• Very light neck pieces.
  • Straight and simple lines

What’s out

  • Chunky, heavy jewellery.
  • Too many rings.
  • Tight and heavy neck pieces.
  • Bright yellow gold.

THERE is more to jewellery than gems, stones and precious metals. It also involves creativity and aesthetics apart from revealing the personality of the wearer. The trend of designer jewellery is fast catching up in India as even the traditional jewellers are now taking help from designers to satisfy clients.

For more and more people the concept of buying jewellery has changed from a traditional investment to an exercise of pleasure.

Poonam Soni is the person who is largely responsible for this change in the attitude as well as for the popularity of designer and customised jewellery. A blend of beauty and subtle grace, Poonam, who started jewellery designing in 1989, is not only India’s first jewellery designer but a style icon of sorts for several around the globe. Her jewellery boutique Signature Line in Mumbai was the first customised jewellery boutique in the country.

In Chandigarh for her first exhibition in the region, scheduled to begin from April 11, she shared her views on style and her designs. ‘‘Jewellery goes much beyond trends as it has to complement a person’s age, hair, outfits and even moods, that is what makes designing jewellery pieces a challenging and exciting job’’, she says.

‘‘Style’’, she says, ‘‘is a personal statement and a stylish person is one who doesn’t fall for fads but develops his/her own sense of presentation that looks classic and trendy at all times. When an individual makes a strong statement through his/her dress sense or accessories, it could be the start of ‘A Style’.

‘‘My personal style depends on my moods. If I’m in a light, easygoing mood, my clothes and accessories reflect that. Once in a while I do wear clothes which are bright and bold. Basically, I would rather be simple and understated and make an impact through subtlety and elegance .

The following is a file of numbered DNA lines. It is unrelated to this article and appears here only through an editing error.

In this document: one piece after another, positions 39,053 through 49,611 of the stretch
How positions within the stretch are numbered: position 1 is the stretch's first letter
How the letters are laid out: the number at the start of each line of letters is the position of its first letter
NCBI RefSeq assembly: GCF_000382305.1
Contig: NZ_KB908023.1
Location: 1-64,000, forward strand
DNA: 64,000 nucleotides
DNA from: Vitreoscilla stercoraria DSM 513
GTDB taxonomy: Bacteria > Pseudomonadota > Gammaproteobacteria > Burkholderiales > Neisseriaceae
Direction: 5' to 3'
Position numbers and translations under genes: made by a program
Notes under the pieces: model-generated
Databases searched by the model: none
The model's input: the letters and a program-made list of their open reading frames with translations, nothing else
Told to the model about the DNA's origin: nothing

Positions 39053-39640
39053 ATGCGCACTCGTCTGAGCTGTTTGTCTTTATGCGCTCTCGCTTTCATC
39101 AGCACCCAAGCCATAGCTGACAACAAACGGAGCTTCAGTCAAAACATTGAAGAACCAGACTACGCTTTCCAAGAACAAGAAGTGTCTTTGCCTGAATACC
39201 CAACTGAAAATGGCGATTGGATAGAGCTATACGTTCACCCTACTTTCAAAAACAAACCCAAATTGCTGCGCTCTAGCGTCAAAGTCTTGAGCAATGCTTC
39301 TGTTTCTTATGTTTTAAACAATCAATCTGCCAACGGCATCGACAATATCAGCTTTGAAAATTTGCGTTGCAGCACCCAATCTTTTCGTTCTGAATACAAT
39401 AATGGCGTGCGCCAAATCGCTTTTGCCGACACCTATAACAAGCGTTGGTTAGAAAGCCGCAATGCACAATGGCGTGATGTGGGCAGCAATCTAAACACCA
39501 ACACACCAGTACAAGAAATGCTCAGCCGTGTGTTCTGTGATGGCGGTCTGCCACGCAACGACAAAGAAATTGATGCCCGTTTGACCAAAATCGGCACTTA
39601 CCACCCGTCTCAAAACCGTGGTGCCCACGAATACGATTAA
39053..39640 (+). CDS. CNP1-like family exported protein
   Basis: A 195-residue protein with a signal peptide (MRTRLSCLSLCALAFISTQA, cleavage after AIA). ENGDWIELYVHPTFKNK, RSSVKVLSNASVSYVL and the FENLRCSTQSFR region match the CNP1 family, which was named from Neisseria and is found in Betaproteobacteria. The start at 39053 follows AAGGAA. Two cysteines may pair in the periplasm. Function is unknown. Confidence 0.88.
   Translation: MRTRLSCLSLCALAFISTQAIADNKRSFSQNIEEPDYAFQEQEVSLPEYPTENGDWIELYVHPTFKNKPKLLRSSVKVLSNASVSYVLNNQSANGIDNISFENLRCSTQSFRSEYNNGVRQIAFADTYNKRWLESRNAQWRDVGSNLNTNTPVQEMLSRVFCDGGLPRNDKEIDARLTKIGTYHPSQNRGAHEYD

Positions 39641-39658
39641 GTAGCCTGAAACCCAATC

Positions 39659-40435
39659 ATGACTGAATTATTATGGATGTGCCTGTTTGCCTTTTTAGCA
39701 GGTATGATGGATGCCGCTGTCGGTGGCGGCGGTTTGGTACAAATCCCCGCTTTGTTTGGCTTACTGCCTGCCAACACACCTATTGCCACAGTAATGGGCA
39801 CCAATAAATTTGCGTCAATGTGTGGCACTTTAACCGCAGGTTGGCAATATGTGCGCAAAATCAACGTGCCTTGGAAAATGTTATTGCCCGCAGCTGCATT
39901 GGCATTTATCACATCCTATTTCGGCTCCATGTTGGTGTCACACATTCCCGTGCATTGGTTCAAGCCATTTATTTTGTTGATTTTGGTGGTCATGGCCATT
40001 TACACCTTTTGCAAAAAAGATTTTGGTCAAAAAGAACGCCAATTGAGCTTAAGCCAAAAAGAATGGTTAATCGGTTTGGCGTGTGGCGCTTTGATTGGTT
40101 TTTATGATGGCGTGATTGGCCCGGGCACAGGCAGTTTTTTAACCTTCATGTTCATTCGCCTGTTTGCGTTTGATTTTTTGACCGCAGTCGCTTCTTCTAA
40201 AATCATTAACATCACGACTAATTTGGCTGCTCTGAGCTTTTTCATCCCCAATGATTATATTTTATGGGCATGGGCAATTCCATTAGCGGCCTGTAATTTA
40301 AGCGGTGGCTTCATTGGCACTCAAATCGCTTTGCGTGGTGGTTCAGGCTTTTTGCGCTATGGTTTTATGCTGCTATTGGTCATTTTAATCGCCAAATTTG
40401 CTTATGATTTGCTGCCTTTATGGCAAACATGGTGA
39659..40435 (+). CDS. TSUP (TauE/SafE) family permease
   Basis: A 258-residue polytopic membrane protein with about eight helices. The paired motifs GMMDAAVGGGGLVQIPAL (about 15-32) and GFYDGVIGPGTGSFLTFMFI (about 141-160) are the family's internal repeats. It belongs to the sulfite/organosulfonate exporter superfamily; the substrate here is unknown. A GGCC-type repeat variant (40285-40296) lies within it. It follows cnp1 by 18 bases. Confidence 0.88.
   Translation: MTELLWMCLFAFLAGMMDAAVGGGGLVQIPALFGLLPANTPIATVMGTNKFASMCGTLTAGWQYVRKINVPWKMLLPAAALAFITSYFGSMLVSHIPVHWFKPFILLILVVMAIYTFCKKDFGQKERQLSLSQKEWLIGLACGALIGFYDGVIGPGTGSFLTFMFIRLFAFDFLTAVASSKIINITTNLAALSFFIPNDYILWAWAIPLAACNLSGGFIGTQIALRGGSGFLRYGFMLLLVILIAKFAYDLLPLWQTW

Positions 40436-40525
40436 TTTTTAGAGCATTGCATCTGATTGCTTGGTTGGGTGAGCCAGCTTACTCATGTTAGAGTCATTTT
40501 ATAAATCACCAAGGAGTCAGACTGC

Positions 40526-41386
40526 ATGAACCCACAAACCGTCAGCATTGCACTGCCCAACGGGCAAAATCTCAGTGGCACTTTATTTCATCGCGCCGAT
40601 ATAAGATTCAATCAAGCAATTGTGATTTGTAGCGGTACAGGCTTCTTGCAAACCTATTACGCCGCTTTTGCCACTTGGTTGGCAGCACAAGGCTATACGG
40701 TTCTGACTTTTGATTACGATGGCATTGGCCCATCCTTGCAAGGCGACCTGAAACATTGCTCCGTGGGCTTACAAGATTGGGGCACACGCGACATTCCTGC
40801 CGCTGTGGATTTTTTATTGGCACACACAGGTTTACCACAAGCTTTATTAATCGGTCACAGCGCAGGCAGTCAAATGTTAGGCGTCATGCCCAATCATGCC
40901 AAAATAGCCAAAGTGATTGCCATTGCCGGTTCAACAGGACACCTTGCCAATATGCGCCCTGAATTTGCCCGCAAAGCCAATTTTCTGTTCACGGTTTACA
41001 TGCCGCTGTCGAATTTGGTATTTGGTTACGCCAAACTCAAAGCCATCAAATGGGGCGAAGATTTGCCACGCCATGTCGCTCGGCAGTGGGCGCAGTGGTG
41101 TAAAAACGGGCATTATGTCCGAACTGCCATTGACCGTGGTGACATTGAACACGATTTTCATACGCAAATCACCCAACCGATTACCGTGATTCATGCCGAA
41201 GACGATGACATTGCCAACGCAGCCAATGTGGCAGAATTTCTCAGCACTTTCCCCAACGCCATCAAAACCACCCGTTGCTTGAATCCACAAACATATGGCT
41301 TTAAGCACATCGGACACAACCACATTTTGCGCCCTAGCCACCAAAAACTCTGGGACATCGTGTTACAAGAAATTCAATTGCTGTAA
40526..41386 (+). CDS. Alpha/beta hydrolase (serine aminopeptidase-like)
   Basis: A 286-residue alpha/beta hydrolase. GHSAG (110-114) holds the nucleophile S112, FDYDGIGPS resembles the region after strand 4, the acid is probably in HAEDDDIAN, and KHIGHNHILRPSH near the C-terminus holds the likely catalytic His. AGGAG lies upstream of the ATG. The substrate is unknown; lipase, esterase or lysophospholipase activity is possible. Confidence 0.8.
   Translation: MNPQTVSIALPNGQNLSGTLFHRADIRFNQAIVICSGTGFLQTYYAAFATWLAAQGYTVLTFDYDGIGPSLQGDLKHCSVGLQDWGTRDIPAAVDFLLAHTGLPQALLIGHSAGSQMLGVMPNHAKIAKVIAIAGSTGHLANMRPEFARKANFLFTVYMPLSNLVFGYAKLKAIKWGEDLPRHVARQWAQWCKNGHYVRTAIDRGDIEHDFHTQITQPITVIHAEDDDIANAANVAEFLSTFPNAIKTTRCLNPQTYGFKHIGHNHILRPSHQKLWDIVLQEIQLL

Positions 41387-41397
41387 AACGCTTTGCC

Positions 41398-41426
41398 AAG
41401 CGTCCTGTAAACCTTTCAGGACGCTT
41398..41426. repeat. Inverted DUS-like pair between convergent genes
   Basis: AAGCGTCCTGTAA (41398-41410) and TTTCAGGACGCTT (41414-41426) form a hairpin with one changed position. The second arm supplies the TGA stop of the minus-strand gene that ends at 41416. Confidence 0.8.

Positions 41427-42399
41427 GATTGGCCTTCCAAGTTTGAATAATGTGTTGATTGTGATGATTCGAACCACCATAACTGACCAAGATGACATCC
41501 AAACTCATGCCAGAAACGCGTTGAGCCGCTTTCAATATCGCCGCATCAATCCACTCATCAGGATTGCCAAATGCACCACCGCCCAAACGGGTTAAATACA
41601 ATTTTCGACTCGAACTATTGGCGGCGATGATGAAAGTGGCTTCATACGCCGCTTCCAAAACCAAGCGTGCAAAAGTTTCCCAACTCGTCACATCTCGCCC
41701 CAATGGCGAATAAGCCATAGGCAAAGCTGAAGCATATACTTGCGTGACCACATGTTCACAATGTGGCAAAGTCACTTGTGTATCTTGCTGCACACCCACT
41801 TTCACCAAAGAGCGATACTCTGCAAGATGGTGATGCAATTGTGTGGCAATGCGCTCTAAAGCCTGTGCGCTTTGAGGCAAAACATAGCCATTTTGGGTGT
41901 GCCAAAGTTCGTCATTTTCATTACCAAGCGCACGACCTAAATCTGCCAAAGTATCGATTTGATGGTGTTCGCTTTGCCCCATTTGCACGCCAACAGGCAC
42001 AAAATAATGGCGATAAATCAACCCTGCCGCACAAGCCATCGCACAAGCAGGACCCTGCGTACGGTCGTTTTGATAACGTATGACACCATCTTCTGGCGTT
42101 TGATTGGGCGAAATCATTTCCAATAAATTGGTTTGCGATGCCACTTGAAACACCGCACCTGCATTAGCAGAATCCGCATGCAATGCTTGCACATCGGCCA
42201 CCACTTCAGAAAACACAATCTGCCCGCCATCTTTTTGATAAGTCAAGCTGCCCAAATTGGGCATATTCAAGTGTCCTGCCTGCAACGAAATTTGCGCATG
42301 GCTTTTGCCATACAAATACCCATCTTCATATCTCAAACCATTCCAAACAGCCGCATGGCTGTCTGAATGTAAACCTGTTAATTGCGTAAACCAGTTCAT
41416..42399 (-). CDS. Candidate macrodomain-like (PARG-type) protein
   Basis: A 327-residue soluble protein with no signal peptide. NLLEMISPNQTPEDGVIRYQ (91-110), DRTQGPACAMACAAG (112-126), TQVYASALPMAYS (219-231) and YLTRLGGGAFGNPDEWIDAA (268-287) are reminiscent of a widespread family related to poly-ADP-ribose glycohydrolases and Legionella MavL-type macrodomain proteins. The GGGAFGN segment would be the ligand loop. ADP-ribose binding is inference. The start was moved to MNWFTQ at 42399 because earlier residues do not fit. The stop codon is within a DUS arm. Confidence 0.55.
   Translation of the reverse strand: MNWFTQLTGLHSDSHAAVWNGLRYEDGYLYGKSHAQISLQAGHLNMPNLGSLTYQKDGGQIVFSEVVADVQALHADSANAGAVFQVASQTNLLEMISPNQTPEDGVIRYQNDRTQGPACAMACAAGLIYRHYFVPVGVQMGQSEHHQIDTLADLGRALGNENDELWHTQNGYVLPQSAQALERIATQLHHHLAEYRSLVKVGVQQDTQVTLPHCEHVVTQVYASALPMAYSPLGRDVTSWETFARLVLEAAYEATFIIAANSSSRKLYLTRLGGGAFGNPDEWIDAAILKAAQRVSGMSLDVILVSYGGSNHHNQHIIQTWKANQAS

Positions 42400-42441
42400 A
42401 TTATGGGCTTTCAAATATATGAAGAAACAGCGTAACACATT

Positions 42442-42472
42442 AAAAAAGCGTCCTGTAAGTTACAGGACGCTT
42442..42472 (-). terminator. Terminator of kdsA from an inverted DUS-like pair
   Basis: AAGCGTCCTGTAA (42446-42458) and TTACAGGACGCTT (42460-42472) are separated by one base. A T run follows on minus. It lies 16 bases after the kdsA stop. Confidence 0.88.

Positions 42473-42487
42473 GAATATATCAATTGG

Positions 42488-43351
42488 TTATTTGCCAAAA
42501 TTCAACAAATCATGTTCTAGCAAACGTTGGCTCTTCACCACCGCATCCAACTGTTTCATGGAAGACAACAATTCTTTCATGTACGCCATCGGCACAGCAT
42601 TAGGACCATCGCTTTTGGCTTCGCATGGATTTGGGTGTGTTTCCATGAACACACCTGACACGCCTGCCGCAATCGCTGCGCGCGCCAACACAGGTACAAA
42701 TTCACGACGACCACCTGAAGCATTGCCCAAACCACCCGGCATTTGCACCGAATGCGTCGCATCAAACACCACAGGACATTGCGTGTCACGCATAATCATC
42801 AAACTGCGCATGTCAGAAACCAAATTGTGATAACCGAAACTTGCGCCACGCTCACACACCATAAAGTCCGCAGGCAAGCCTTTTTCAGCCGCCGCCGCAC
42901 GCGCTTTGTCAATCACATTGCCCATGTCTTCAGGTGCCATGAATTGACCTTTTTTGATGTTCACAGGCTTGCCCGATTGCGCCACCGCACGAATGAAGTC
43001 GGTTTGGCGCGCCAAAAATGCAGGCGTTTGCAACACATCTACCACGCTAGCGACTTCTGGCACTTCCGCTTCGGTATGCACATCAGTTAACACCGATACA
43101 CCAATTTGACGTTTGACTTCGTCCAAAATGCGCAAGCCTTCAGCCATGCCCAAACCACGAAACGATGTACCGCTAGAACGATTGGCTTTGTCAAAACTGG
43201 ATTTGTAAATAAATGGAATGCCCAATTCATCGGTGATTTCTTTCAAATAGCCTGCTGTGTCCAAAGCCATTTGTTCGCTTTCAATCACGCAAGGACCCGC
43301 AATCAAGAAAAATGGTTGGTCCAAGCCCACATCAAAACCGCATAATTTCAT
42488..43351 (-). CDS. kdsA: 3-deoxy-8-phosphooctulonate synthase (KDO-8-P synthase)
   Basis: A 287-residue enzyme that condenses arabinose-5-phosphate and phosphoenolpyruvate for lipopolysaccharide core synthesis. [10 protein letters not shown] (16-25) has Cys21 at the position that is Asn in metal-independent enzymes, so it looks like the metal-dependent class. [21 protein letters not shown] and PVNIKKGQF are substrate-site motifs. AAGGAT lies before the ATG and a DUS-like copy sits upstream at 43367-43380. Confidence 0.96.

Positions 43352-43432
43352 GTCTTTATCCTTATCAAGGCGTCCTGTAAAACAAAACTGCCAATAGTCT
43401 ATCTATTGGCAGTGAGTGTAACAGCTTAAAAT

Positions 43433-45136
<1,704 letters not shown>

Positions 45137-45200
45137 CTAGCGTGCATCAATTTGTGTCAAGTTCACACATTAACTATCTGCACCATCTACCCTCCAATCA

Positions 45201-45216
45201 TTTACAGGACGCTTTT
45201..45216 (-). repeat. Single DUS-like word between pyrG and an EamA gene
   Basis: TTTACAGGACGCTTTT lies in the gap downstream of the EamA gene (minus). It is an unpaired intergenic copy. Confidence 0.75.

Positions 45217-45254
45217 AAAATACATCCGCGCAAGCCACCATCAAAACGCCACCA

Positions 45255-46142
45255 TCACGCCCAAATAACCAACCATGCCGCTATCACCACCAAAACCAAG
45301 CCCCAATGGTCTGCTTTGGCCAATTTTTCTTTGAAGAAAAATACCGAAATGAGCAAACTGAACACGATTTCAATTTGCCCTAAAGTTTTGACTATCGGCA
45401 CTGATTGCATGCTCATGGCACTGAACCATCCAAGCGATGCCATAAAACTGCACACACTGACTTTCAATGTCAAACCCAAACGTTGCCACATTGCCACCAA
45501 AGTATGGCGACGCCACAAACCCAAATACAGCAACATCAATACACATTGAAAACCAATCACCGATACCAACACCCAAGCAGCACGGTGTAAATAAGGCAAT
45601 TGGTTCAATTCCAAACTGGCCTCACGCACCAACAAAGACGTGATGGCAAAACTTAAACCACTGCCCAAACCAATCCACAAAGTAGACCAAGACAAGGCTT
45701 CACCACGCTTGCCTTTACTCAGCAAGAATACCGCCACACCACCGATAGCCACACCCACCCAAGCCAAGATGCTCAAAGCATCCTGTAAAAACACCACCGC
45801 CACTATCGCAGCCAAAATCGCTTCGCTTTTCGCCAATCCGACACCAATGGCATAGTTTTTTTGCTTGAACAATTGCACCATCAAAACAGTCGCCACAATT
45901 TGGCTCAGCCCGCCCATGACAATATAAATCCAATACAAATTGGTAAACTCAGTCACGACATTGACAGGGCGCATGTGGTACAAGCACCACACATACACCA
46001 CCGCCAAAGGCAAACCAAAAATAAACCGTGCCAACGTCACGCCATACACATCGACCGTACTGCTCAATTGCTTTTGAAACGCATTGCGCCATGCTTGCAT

She is all for simplicity and smartness in clothes and accessories (shoes, bags) coupled with light, casual-set diamonds for earrings, rings and bracelets. ‘‘I like to be well dressed and versatile to work so that I can go to the office, workshops, meeting, social occasions all in one day without having to worry about my accessories or how I look’’.

Focusing on rare shaded stones, textures, enamels and polishes Poonam’s Indo-Western designs have an international appeal. In her creations she uses unusual concepts like carving forms on gold, crushing gold to give a crushed paper look, uncommon textures like beating the gold for matte textures, painting gold in bright hues of mustard, green and burgundy.

She also pioneered the multi-dimensional look, mixing concepts to give a stunning effect by using stones like even marble, malacity and lapiz on gold. Her Egyptian, Greek, and Mughal motifs have been well appreciated by clients all over the world. She has also created an intriguing line based on monuments like the Taj Mahal and Fatehpur Sikri using innovative features like marble and tanzanite with diamonds.

While talking about her designs she says, ‘‘My jewellery is exotic and mounted with precious stones and diamonds on gold. It is dimensional and mostly Indo-Western so that it is more wearable. I design my jewellery so that the wearer makes an impact at any occasion. My signature styles always feature gold crochet meshes and laces’’.

Indian beauties who have won international acclaim like Miss Universe Lara Datta, Miss Worlds Diana Hayden, Priyanka Chopra, Shamita Singha and several other celebrities have sported exclusively designed jewellery by Poonam.

She is a great admirer of styles of Raghuvendra Rathore and Simi Grewal. She enjoys designing for women with individuality, personality and a style of their own. She loves to design for women ‘‘who can carry my piece with aplomb since my jewellry is bold and unconventional. I love the way Noyonika Chatterjee sports my creations as she breathes life into every stone and weave of the jewellery. Her strong personality and sense of style highlight the jewellery very beautifully,’’ she says.

Her label has won the 2000 International De Beers Award. This year she has been appointed by one of the leading Japanese jewellery lables, Takaya Gems, for creating designs representing India. She has also had offers coming in from Harrod’s and Nina Ricci to launch her jewellery under their label. She has held exhibitions in Mumbai, Delhi, London and has jewellery boutiques in Mumbai and Hyderabad.

According to Poonam, designer jewellery has vast scope worldwide as customers are quite aware of the international trends and have also realised that designer jewellery also means quality and value for money.

Earlier, the jewellers used to take a common man for a ride as far as quality and purity was concerned but with branded jewellery this trend is dying and designer jewellery is the way to go, says this queen of gems.